Only 0.3% of Pakistanis, or a mere 500,000 individuals, pay direct tax, according to a report by advocacy group Research and Advocacy for the Advancement of Allied Reforms (RAFTAAR).
In other words, there are more people on airplanes around the world at any given moment than there are Pakistanis who pay direct tax. (Direct taxes are taxes paid directly to a tax imposing authority, e.g. income tax.) In contrast, roughly 32 million, or 3%, Indians pay direct tax, even though they have a larger proportion of their population in poverty.
The report found that while overall state expenditure has steadily risen, Pakistan’s tax revenue collection has remained flat for most of last decade. With a tax-to-GDP ratio of 9.4%, Pakistan falls close to the bottom in the ranking of countries on the basis of revenue collection.
The main causes of this low ranking, the report says, are a narrow tax base, with only about 10% of those employed paying tax, and a skewed tax structure, with 68% of the tax revenue being generated from indirect taxes. (Indirect taxes work by increasing the price of goods and services, e.g. sales tax.)
Other reasons cited in the report are an inefficient tax administration, a complex and non-transparent tax system, corruption and tax evasion, and a non-supportive political environment.
The debt problem
Naturally, there is a budget deficit because we are not collecting enough taxes. This deficit is funded by expensive borrowing. Interestingly, only a third of our debt is now from foreign sources, i.e. two-thirds of national debt is money we owe to financiers within Pakistan. And they happen to be the expensive ones, with an average interest rate of 10.7%, compared to 1.9% for the overall foreign debt that we have. While foreign debt is cheaper, access to it is limited.
The interest on our debt is Rs1.3 trillion, of which 92% goes to domestic creditors, and only 8% to international lenders.
Meanwhile, Pakistan’s public debt has increased nearly threefold in seven years, squeezing Islamabad’s ability to invest in its people.
The country’s public debt has reached Rs17 trillion, a significant increase from Rs6.3 trillion as of 2008, the report said, adding that the trend would continue unless the state increases its revenues. Pakistan’s economy is fiscally fragile because there is inadequate revenue, it said. “Any state that doesn’t collect enough taxes is unsustainable.”
The government pays almost half, 44% to be exact, of its revenue to debt servicing, which leaves little space for development, finds the research. For example, interest paid per capita (Rs6,684) in the country far exceeds per person health expenditure (Rs1,009), it says.
From 2007 to 2014, the debt burden has risen from 55% of GDP to 63% of GDP.
More than 53% of our government’s expenditure is on interest payments on debt, defence and remuneration of government employees. Another 29% is allocated for subsidies and grants, for example, in electricity and oil. Both these categories of government expenditure are unlikely to decrease in the short run.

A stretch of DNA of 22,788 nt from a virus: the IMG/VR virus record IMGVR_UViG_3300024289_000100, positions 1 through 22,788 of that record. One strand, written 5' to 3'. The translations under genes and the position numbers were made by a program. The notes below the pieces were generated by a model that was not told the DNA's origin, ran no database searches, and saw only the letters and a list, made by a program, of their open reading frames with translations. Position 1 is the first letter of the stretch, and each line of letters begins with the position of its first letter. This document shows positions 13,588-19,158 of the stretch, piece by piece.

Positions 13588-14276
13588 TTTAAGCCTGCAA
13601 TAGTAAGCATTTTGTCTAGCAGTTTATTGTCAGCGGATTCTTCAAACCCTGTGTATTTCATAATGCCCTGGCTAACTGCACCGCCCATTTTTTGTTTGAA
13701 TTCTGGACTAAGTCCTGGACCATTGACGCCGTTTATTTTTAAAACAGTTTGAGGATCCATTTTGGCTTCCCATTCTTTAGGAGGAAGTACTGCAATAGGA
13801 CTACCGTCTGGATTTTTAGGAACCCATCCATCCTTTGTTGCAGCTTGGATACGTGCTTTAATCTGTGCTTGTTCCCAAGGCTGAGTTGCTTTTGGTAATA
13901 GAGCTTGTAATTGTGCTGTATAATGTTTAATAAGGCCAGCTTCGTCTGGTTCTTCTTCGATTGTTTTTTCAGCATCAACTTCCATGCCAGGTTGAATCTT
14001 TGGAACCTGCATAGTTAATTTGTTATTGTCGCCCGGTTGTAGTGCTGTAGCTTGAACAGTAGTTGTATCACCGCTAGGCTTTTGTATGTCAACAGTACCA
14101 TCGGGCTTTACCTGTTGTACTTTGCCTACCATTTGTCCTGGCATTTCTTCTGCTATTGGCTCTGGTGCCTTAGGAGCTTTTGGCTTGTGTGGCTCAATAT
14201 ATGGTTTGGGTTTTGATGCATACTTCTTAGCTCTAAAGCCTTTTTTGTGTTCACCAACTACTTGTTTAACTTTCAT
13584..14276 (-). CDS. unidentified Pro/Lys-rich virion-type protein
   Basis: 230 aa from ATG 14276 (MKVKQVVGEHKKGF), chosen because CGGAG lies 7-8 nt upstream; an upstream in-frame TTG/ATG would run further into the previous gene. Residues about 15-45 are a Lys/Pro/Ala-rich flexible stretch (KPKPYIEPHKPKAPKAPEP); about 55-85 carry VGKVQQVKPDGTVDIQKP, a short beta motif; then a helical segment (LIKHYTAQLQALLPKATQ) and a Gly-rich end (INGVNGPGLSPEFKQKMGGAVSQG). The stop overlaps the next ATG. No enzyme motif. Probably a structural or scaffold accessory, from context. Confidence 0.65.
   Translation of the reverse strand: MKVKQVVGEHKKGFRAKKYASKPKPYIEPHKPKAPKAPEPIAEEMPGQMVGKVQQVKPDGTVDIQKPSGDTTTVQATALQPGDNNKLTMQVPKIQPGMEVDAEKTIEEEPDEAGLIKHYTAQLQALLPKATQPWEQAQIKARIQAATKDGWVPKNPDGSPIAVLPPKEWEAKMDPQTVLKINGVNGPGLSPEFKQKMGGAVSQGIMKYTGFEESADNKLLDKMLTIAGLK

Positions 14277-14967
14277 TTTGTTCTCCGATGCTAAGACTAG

As a result, there is not enough funding for public good and services, i.e. inadequate infrastructure is holding back our economic growth. According to a World Bank report from 2013, Pakistan’s per capita GDP has the potential to grow 3.7% only with improvement in quality of infrastructure.
“If Pakistan can raise its own revenues to improve the quality of its infrastructure, it could mean a growth of 3.7% GDP per capita. “If Pakistan can raise its own revenues to address the energy shortfall in the country, it can stem estimated losses to the economy worth Rs1.5 trillion, more than the annual interest payments the country has to make.”
Pakistan’s development expenditure has declined from 7% to 2.5% of GDP, it said, suggesting an increase in tax revenues could reverse this trend.
In spite of only 0.3% filing income tax returns, people feel they are taxed a lot. The report argues that this is because the government has resorted to indirect taxation. Pakistanis pay more for fuel and electricity than other countries in the region because of the surcharges added. The problem with indirect taxes, like sales tax, is that it penalises low-income groups more than high-income.
Better tax collection will pay for itself, the report argues, and that Pakistan’s fiscal fragility will worsen if the taxation crisis is not addressed.
The study also includes a public perception survey of the government’s taxation policy and looks into why people don’t pay taxes in Pakistan — only 900,000 file their income tax returns and 400,000 of those declare nil returns, putting the country’s tax to GDP ratio (9.4%) close to the countries in the bottom list in terms of revenue generation, according to the report.
Lack of trust on state institutions and fear that money collected will be misused are some of the reasons, the survey finds. However, it says there is also a severe information deficit where the social contract between citizen and state and the role of taxation in that regard is not well understood.
Despite an appallingly low number of tax filers, people feel they are taxed a lot, the survey finds. This is partly because the government is unable to collect direct taxes and resorts to indirect taxation, which is 68% of total tax revenue.
Pakistan needs to implant taxation into its education system in order to create compliant taxpayers in the next generation, the report proposed, adding that the state also needs to explain how it delivers services to the people and simplify the system of filing tax returns.
Published in The Express Tribune, August 26th, 2015.